However, if you really can’t do without one, you can just place your computer monitor or laptop on top of it. Or, if you have a bigger studio, you can add another desk or table for your preamp.
Studio monitors can measure around 13 inches (33 centimeters) high, 8 inches (20 centimeters) wide, and 11 inches (28 centimeters) deep. Any legit recording studio would need studio monitors, but if you are making do with only the most basic equipment and the smallest studio space, you’ll be fine with just a nice pair of headphones.
If you have the space for an equipment upgrade, you can place your studio monitors on a separate desk, along with your preamps.
For more information, check out if a vocal booth is necessary for home recording studios.
The Ideal Recording Studio Setup: The Bigger, the Better
How you set up and design your recording studio will spell the difference between good and bad sound quality. And when it comes to the dos and don’ts of studio setups, one of the things you need to avoid is a small space.
Sure, a large space is great for your growing collection of instruments and audio devices and it would also have more space for more musicians or artists who will record with you. But, more importantly, the larger the room, the better the sound.
And we’re not just talking about a large room in terms of floor area. An ideal recording studio should also have a high ceiling and asymmetrical walls. A lot of irregular surfaces would also be great for acoustics.
Moreover, according to Sound Control Room, the room’s length, width, and height will influence its acoustics, and equal dimensions are not a good thing. A repeating dimension, such as 16 feet (4.9 meters) by 10 feet (3 meters) by 10 feet (3 meters) is also not great.
You can also achieve amazing sound if the surrounding walls have acoustic treatments or acoustic panels.
Disadvantages of a Small Studio Space
The best setup is to separate your studio into two areas: a recording station and a mixing station. But this is only good for professional studios, where there are usually two or more people involved. There would be a musician in the recording booth and a sound engineer who would be doing the mixing on the opposite side.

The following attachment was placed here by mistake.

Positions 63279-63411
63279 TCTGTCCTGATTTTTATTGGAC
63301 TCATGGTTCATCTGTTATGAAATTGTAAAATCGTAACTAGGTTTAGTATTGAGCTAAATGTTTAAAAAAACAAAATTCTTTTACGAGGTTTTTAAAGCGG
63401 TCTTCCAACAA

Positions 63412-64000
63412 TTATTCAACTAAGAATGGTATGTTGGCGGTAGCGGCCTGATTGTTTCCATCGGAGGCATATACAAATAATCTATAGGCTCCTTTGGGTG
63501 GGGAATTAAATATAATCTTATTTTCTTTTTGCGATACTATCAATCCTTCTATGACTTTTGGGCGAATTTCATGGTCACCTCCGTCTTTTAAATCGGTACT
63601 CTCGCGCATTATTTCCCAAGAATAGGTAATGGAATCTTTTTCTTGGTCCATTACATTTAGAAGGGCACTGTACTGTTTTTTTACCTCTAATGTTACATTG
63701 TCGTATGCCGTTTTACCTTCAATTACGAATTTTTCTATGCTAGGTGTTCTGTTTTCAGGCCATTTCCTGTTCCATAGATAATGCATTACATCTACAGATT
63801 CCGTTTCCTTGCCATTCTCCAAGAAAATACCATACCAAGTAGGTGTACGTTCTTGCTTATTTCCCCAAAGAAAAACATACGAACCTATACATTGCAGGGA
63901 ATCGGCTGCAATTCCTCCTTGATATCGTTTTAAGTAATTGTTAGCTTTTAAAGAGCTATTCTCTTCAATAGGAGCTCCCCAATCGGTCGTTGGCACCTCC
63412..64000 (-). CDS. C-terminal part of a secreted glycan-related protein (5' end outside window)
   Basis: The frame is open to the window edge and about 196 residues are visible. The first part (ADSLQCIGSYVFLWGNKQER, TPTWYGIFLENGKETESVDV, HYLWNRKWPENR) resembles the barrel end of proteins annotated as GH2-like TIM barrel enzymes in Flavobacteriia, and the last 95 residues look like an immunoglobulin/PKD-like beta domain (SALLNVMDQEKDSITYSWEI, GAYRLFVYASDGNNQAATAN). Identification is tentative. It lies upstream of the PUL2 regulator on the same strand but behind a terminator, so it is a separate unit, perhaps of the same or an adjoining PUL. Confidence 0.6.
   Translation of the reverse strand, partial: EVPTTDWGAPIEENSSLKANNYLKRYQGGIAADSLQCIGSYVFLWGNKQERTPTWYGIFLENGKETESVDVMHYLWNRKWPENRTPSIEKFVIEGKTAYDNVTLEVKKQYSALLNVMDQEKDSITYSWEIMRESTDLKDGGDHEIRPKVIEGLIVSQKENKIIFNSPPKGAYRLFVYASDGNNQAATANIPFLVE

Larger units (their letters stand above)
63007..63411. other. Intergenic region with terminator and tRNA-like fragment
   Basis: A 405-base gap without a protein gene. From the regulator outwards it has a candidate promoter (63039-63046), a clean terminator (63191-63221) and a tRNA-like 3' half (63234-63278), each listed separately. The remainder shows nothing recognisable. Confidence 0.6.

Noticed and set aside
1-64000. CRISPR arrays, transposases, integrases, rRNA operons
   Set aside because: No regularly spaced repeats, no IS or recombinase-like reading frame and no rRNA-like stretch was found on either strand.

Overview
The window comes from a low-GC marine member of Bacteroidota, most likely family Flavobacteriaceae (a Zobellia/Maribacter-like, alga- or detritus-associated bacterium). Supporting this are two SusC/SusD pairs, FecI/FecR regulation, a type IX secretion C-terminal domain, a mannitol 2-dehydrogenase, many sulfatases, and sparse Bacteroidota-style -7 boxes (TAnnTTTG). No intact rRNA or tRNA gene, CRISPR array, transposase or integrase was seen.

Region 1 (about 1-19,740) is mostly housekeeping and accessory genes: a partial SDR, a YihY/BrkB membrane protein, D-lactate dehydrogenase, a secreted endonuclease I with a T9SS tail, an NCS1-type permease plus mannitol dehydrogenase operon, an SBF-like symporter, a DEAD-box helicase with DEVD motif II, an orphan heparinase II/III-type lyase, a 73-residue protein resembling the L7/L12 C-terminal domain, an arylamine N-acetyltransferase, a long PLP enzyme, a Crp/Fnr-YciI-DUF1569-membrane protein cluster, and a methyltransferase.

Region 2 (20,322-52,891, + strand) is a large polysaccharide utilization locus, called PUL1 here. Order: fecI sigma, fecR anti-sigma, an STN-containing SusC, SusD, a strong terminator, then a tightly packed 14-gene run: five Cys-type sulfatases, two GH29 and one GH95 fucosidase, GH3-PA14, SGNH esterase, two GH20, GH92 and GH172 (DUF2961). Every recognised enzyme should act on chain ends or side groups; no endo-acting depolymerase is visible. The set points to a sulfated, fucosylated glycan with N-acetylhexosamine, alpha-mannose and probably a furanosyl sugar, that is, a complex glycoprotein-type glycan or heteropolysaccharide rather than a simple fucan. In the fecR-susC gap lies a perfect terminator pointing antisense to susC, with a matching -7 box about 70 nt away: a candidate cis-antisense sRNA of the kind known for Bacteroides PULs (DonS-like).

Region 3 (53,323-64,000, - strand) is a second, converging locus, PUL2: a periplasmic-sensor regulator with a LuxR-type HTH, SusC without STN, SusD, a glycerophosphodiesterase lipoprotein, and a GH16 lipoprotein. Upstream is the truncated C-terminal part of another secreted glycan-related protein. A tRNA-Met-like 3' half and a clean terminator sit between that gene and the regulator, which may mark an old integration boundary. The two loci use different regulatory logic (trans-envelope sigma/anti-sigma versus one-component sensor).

However, if we are talking about a solo recording studio setup, wherein you are doing both the functions of a musician and sound engineer, then you cannot separate the room into two areas. You will need all your equipment within reach from your chair.
The downside to having all your gears around you in a circle is that they would create added reflections. This could end up hurting your acoustics. For example, your computer will be very close to your microphones, so the noise of its internal fan could make it into the recording.
To solve this, you can make use of remote controls and wireless devices. These would allow you to record yourself on your mic while still being able to control your other equipment via remote so you don’t have to place them so near each other.
Additionally, small spaces usually have low ceilings and parallel walls. These characteristics usually affect acoustics negatively.
There is no specific floor area required for a recording studio. You can set one up in a small space as long as all your basic equipment fits. Having a limited space should not stop you from doing what you love. However, you also can’t expect to get the best sound quality out of it. Tiny spaces mean pour acoustics, stripped-down gear, and bad positioning.
As such, if you have a choice, go for a larger recording studio. Larger spaces mean better sound, more comfort, better placement of equipment, and room for upgrades.
- EHome Recording Studio: How to Set Up Your Recording Room
- Reboot Recording: How Much Space Do You Need for Home Recording
- Sound Control Room: Design Considerations for Recording Studios
- Sonar Works: Acoustic Considerations for a Room At Home